Buspar is prescribed for the management of anxiety disorders and short-term relief of symptoms of anxiety. It is in the class of anxiolytic drugs because of the influence it has on the neurotransmitters, especially serotonin. It is different than benzodiazepines because it does not depress the central nervous system or cause sedation. Buspar is also effective in patients with concurrent symptoms of depression and anxiety. It is commonly prescribed in drug rehab facilities to treat anxiety caused by drug withdrawal or by an underlying anxiety disorder.
You should tell your prescribing physician if you suffer from kidney problems, liver problems, Parkinson’s disease, or Bipolar disorder with manic-depressive episodes. Off-label uses of Buspar include treatment of aggression in those who are mentally challenged or suffering from premenstrual syndrome. An accurate diagnosis of anxiety disorders is crucial for successful drug detox and drug addiction treatment.
Buspar treats anxiety by decreasing symptoms of jitteriness and irritability. It may also control symptoms such as sleeplessness, sweating and pounding or rapid heartbeat. However, it is important to pay attention to symptoms while taking Buspar as they may get worse before getting better.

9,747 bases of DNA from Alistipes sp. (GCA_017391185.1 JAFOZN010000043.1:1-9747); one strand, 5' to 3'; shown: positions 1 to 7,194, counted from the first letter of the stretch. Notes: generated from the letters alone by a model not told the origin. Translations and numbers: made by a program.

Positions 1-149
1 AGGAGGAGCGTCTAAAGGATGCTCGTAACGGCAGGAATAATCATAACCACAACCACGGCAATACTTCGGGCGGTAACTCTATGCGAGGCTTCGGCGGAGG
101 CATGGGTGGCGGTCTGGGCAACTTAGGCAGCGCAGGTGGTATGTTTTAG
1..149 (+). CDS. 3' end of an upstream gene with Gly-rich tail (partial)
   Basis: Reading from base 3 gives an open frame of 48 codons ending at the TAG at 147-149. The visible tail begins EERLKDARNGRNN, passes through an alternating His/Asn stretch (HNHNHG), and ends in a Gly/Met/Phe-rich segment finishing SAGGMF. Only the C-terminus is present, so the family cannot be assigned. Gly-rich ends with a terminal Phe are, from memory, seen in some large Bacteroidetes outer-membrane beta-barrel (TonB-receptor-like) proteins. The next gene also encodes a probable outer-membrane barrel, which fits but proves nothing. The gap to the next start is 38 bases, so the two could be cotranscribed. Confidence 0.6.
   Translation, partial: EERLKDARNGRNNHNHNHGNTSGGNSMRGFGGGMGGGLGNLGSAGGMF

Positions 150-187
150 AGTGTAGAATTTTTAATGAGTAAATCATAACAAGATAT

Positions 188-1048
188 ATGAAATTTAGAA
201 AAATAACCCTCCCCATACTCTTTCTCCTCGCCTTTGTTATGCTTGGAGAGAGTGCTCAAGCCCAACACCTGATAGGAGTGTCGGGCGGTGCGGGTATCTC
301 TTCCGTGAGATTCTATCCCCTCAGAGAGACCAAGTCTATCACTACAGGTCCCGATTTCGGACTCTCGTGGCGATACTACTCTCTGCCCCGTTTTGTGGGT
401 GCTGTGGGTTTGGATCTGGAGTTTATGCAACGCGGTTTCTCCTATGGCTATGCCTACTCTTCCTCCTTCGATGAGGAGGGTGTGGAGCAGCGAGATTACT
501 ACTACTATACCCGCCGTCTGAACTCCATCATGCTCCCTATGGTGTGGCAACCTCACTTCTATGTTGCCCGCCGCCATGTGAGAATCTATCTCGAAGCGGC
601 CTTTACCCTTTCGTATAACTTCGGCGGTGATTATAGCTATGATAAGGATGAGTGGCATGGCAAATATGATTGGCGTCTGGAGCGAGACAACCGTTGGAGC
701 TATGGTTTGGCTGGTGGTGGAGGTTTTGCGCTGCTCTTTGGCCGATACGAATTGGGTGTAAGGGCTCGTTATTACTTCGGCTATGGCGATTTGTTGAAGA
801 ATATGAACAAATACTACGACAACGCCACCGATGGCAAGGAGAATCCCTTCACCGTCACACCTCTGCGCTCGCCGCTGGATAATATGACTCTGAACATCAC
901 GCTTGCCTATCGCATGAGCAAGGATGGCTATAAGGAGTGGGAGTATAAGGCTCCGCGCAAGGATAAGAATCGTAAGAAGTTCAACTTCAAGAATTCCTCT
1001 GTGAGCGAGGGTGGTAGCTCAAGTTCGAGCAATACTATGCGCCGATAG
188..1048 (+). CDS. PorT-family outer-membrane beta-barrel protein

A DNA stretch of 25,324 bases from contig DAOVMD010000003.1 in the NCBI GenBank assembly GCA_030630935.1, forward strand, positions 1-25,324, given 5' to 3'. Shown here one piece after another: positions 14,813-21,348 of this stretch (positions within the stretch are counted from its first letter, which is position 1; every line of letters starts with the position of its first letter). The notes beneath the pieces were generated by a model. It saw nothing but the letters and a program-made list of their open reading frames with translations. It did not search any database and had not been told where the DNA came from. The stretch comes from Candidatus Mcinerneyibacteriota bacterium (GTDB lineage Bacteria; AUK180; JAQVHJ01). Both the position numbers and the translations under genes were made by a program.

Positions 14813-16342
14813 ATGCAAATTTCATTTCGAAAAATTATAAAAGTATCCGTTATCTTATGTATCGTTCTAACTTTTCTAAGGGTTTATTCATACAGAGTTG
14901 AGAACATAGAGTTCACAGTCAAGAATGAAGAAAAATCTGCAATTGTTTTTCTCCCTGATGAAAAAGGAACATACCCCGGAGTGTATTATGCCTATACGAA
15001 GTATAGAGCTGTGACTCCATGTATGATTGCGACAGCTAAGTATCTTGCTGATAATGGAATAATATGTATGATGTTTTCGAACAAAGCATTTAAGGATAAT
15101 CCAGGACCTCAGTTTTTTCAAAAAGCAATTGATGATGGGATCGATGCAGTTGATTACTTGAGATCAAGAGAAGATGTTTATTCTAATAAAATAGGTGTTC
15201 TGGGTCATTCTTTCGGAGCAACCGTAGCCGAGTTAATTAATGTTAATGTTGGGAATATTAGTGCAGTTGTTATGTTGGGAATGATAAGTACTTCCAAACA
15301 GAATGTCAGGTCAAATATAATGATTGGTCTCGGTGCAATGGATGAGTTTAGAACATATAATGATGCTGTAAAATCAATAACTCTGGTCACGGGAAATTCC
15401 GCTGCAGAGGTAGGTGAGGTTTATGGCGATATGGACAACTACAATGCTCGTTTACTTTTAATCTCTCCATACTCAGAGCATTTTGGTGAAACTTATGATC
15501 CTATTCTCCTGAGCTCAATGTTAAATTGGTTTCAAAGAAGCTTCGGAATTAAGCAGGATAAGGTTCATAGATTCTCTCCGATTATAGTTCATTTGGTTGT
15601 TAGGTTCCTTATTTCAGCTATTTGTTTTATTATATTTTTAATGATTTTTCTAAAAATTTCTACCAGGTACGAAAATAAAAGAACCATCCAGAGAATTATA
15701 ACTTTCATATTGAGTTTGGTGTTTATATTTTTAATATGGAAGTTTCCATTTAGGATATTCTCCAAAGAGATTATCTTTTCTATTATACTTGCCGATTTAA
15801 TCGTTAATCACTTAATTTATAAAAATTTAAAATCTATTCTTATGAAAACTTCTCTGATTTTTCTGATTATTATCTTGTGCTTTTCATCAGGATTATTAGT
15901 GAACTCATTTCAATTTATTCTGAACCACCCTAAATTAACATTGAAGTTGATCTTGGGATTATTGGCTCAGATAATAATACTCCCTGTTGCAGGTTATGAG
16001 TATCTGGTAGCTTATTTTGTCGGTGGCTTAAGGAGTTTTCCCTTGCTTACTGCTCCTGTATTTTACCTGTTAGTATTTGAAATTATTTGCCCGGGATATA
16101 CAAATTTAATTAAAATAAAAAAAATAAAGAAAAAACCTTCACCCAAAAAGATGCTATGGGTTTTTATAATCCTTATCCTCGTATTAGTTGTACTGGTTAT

Buspar is not known to be addictive or to create drug-seeking behavior and it is not used to help with benzodiazepine withdrawal symptoms. It is used only to help with anxiety produced by benzodiazepine abuse.
Use of this drug should never be abruptly stopped and, while it is not known to cause addiction, it will create withdrawal symptoms when the dosage is not gradually reduced.
Withdrawal symptoms can include:
- Neck stiffness
- Muscle spasms
- Difficulty functioning
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